Over the past five years leading up to June 2023, Kenya has witnessed a surge in foreign direct investments (FDIs) from Dubai, reaching $253 million (Ksh38.3 billion), as reported by the Financial Times’ investment tracker, fDi Intelligence. The data highlights a growing trend of deals in key sectors, including food processing, financial services, IT, and software.
Mohammad Ali Rashed Lootah, President and CEO of Dubai Chambers, anticipates a significant increase in FDI, emphasising that more companies from the Gulf nation are eyeing lucrative deals in Kenya. During a trade meeting between Dubai and Kenyan firms, he expressed confidence in the positive impact of trade and investment, citing the active interest of Dubai-based companies in exploring opportunities in Kenya.
Lootah revealed that discussions with Ken Trade (Kenya Trade Network Agency) and various Kenyan business groups have identified several bankable investment opportunities. A delegation of 19 companies from Dubai was brought to Kenya for business matching meetings, with the expectation that they would seize valuable opportunities in the Kenyan market.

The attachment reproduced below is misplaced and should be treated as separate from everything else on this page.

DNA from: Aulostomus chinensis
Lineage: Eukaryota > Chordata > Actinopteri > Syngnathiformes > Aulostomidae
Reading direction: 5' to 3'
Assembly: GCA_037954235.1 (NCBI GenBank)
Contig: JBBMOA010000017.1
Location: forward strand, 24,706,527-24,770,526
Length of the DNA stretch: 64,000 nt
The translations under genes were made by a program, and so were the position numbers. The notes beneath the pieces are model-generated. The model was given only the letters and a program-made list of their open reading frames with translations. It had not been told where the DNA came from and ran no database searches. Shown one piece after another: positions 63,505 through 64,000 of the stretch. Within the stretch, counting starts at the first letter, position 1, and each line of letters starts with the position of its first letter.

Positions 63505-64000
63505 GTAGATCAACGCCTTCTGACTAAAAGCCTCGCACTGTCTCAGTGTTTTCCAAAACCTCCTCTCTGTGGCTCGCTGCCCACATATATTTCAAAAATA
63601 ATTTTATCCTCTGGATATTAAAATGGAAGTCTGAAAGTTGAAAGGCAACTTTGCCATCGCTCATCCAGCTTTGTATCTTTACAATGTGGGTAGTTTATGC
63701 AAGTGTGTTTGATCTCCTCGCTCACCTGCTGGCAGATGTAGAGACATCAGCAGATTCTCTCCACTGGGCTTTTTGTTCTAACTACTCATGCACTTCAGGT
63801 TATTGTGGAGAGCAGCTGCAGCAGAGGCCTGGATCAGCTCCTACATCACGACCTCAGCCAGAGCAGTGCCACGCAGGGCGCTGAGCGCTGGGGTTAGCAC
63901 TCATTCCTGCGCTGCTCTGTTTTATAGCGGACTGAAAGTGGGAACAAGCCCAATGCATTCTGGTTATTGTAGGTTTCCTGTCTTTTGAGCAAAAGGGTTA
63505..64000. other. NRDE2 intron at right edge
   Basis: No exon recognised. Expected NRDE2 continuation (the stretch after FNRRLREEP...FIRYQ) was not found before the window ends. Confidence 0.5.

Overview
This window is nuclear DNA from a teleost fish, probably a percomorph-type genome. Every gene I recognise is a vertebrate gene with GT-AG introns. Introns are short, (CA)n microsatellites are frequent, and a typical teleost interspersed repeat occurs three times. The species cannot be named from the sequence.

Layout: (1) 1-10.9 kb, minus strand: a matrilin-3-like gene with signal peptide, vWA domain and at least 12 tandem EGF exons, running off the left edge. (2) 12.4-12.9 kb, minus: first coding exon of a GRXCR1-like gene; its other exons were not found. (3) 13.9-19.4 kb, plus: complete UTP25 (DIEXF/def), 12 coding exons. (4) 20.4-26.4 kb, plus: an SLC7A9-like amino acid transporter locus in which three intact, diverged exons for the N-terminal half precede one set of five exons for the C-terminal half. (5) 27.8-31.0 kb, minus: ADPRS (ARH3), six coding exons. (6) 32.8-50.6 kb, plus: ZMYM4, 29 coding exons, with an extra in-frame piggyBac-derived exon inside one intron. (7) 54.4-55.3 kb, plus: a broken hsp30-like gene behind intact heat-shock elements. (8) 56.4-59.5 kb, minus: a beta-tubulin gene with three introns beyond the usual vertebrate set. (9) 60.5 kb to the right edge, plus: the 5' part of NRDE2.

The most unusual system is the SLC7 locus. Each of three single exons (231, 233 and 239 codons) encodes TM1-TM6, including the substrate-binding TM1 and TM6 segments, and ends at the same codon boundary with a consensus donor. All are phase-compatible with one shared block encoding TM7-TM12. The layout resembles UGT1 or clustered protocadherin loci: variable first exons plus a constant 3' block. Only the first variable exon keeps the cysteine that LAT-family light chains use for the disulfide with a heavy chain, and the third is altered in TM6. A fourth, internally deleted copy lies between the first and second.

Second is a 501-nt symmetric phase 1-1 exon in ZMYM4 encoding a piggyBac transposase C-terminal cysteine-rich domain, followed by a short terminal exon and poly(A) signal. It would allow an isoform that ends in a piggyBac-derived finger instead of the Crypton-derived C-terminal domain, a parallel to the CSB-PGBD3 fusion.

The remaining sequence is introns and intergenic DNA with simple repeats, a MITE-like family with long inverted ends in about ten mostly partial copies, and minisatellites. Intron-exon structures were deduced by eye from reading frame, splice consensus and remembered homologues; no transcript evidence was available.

The value of non-oil bilateral trade between Kenya and Dubai witnessed a seven percent growth, reaching $2.1 billion (Ksh318.28 billion) in the previous year. Kenya has seen notable investment deals from Dubai firms across diverse sectors such as financial services, telecoms, food and beverages, industrial equipment, transport and storage, and software and IT services.
Examples of significant investments include the Infrastructure Corporation of Africa LLC (ICA) from the UAE taking over 60 percent of shares in Telkom Kenya and Dubai-based Pioneer General Insurance’s bid to acquire Sidian Bank shares. Recently, two Dubai firms announced plans to enter Kenya’s dairy and construction sectors, with Nutridor unveiling a $15 million (Ksh2.25 billion) processing plant for dairy products targeting Kenya and Tanzania. Nutridor, a Dubai-based food and beverage company, already serves customers in over 15 countries, including six oil-producing nations in the Gulf Corporation Council.